The Royal Navy’s T-class submarine HMS Thunderbolt has the dubious distinction of sinking twice with nearly all hands on board. Originally to be named HMS Thetis (N25), the boat sank before officially being handed over to the Royal Navy during a dive trial in Liverpool Bay, England on June 1, 1939.
The incident occurred after the inner hatch on a torpedo tube was opened while the outer hatch to the sea was also open, flooding the submarine in the process. That small error resulted in a high loss of life, but it was just one of several problems that had to be resolved with the T-Class submarines.
HMS Thetis was salvaged and returned to service.
Recommissioned as HMS Thunderbolt in 1940, the vessel took part in combat operations during the Second World War, until she was sunk by an Italian corvette on March 14, 1943, with all hands on board.
The boat, which had been built by Cammell Laird in Birkenhead, England, was launched on June 29, 1938, only a year before its faithful accident.
On June 1, 1939, the boat was conducting a trial dive in Liverpool Bay, and in addition to her 53-man crew under the command of Lieutenant Commander Guy Bolus, HMS Thetis was also carrying technical observers from Cammell Laird along with naval personnel from the Admiralty, including Captain H.P.K. Oram, commander of the Fifth Submarine Flotilla.
A total of 103 men were on board, but when the first dive was attempted at about 14:00 hours, it was determined the submarine was too light.
A survey of the six bow torpedo tubes was checked – and it was determined that while Numbers 1 to 4 were correctly found empty, Numbers 5 and 6 were tested to confirm that each contained seawater. When not used for shooting torpedoes, those two tubes could be employed as ballast tanks.
The test cock of the Number 6 tube squirted water, indicating that the tube was flooded, while a subsequent test of Number 5 did not. A combination of bad luck and human error resulted in tragedy.
Apparently, some enamel paint had blocked the flow of water to the valve on the Number 5 tube, though the outer door (bow cap) was open. It remains unclear why that bow cap was open, but it was likely a malfunction.
There was also confusion among the crew due to the fact that the “Shut” position for tube 5 on the dial was the mirror image of Number 6. This was simply a counter-intuitive design that proved to be a recipe for disaster. Lieutenant Frederick Woods, the boat’s torpedo officer, opened the hatch to confirm the tube was empty, and in doing so water rushed in.
HMS Thetis quickly sank to the seabed 150 feet (46 meters) below the surface.
The crew reportedly didn’t initially panic, as the T-class was designed with six compartments. However, it proved more difficult than expected to close the watertight doors that separated the torpedo room from the stowage compartment. The Royal Navy’s submarine at the time didn’t feature the quick-locking door with a wheel, instead, each door had some eighteen butterfly bolts around the edge that needed to be closed in an emergency.
That was another design flaw that prevented the doors from being closed.
Matters were made worse by the fact that the torpedo stowage compartment was set up for a special lunch for the visiting dignitaries and was full of extra furniture and loose equipment that impeded the crew’s escape. Just four sailors managed to make it to the escape hatch, while the boat became a tomb for the remaining 99 men on board.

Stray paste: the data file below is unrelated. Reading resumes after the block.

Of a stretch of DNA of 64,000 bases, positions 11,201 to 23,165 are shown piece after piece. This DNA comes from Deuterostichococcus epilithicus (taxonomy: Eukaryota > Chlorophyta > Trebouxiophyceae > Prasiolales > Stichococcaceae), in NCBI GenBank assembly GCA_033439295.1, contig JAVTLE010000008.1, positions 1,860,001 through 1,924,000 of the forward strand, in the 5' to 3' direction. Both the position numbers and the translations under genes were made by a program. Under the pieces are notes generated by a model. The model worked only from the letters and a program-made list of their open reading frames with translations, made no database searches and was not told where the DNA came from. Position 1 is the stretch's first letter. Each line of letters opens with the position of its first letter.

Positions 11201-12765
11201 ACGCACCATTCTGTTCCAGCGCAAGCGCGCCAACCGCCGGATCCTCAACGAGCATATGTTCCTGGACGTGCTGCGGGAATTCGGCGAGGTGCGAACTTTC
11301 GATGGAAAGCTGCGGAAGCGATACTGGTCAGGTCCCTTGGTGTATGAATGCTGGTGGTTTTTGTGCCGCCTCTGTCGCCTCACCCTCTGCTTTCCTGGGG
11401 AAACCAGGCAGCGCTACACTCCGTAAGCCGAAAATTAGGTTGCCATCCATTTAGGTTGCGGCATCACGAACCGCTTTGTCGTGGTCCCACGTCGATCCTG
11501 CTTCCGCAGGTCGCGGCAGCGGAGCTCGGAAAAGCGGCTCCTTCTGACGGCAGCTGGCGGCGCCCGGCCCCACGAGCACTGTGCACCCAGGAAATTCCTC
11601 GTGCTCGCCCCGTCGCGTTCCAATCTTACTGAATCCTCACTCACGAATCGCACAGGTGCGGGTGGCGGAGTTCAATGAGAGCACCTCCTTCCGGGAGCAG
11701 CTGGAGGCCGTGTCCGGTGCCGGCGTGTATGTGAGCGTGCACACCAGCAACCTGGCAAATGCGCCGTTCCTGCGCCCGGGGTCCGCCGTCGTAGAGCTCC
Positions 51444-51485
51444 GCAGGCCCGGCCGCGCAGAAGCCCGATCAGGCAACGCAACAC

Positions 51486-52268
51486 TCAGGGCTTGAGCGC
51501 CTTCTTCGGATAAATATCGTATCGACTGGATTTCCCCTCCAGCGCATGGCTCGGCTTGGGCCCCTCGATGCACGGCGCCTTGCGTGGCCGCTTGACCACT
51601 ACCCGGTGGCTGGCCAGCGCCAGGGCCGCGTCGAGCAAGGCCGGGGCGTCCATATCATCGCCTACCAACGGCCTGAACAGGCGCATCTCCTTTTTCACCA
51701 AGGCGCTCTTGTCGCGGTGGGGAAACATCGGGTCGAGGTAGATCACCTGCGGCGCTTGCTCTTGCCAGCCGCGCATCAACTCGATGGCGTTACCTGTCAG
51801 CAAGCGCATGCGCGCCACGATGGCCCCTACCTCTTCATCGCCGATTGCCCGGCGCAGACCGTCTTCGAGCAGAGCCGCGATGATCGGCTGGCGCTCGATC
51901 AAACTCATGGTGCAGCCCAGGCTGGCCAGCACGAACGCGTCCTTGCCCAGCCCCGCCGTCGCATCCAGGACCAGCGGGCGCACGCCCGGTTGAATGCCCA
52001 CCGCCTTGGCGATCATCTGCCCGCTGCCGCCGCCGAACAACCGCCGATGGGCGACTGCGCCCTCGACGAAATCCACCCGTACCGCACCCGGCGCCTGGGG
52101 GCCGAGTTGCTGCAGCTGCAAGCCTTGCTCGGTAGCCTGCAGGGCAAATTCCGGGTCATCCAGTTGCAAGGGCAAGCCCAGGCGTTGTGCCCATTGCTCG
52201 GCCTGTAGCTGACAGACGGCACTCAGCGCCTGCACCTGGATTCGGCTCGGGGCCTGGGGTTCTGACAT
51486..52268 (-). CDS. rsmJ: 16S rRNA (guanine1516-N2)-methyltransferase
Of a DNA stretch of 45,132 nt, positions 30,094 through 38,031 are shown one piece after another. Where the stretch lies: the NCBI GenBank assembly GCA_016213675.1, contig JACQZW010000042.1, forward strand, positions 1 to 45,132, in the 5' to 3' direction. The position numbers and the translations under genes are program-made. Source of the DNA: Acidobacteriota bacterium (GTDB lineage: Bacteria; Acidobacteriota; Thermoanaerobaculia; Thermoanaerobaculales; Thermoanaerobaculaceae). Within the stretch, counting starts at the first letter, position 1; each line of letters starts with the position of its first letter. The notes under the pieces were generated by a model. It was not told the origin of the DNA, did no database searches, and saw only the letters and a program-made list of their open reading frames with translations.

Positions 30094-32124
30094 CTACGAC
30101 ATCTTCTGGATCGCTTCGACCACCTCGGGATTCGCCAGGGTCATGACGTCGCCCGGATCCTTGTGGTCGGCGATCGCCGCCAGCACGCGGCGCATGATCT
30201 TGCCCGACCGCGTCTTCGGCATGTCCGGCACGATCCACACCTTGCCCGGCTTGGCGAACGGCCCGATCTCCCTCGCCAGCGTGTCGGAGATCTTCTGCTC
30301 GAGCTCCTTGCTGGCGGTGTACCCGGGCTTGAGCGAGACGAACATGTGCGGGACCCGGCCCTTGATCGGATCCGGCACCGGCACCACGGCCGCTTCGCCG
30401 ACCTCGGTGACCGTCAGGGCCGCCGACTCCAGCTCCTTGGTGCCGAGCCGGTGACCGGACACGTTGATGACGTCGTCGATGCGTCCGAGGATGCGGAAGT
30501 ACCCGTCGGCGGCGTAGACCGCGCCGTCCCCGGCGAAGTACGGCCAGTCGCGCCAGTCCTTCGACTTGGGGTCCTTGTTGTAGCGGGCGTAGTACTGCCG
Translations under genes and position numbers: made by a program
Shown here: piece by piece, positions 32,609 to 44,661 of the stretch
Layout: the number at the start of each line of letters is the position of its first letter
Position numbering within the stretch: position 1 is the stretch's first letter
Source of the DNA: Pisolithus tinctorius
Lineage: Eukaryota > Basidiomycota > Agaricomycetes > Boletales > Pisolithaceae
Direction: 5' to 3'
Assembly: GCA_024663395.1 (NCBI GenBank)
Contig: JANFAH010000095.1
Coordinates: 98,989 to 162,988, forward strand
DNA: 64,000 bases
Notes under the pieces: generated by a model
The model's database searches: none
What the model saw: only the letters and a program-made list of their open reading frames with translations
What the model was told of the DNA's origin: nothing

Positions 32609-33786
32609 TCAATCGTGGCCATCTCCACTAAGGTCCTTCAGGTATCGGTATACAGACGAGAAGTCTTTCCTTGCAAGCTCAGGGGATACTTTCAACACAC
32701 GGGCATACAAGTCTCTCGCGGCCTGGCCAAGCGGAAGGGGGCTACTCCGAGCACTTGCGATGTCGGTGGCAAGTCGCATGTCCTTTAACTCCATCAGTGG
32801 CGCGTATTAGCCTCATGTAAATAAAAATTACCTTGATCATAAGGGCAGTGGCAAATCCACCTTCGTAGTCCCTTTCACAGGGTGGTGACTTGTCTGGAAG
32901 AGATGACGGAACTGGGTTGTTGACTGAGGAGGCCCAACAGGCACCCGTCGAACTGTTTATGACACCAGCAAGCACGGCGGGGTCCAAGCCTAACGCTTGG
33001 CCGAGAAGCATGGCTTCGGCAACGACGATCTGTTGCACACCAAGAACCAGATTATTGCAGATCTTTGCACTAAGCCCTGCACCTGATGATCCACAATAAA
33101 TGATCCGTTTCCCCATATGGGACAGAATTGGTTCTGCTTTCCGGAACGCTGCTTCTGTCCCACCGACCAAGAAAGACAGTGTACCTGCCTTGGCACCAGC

The tragic sinking eventually led to the redesign of all torpedo tubes on British and Australian submarines.
A latch, known as a “Thetis clip,” was added to the inner tube door so that it could be fractionally opened to check that the tube was not open to the sea before being fully opened. It should be added that there is some irony that Thetis was a name taken from Greek mythology – the mother of Achilles. The Thetis clip was meant to address an existing “Achilles Heel” flaw with the Royal Navy’s submarines.
Returned to Service and Lost Again
HMS Thetis was eventually salvaged, and repaired. Then to avoid any suggestion of a “jinx” on the boat, she was commissioned HMS Thunderbolt as an epitaph to her “previous life.”
However, it has been noted since that the two previous vessels named HMS Thunderbolt had also been lost in crashes. The fact that a rust line remained on the walls of the sub from the original sinking probably didn’t sit well with the crew either. However, she entered service with the Royal Navy in November 1940 and was deployed in the Atlantic and Mediterranean theaters of operation.
Though the boat initially had a successful career, helping to sink an Italian submarine in December 1940, and then aided in sinking an Italian light cruiser and supply ship in early January 1943, the crew’s luck ran out on March 14, 1943. While attacking the transport Esterel off the coast of Sicily, the submarine was subsequently hunted by the Italian corvette Cicogna. The small surface combatant was under the command of a former Italian submarine captain, who also knew the local waters.
Struck by multiple depth charges, HMS Thunderbolt sank in 4,430 feet (1,350 meters) of water, with the loss of all hands. To this day, the exact location of the submarine remains unknown.
The Royal Navy’s HMS Thunderbolt was just one of two submarines that had previously sank and returned to service during the Second World War – with the other being USS Squalus, later USS Sailfish. In addition, several U.S. warships were returned to service after the attack on Pearl Harbor.
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Note: The image is of a British S-Class Submarine. Sadly a T-Class Submarine photo that would format properly was not possible as of publication.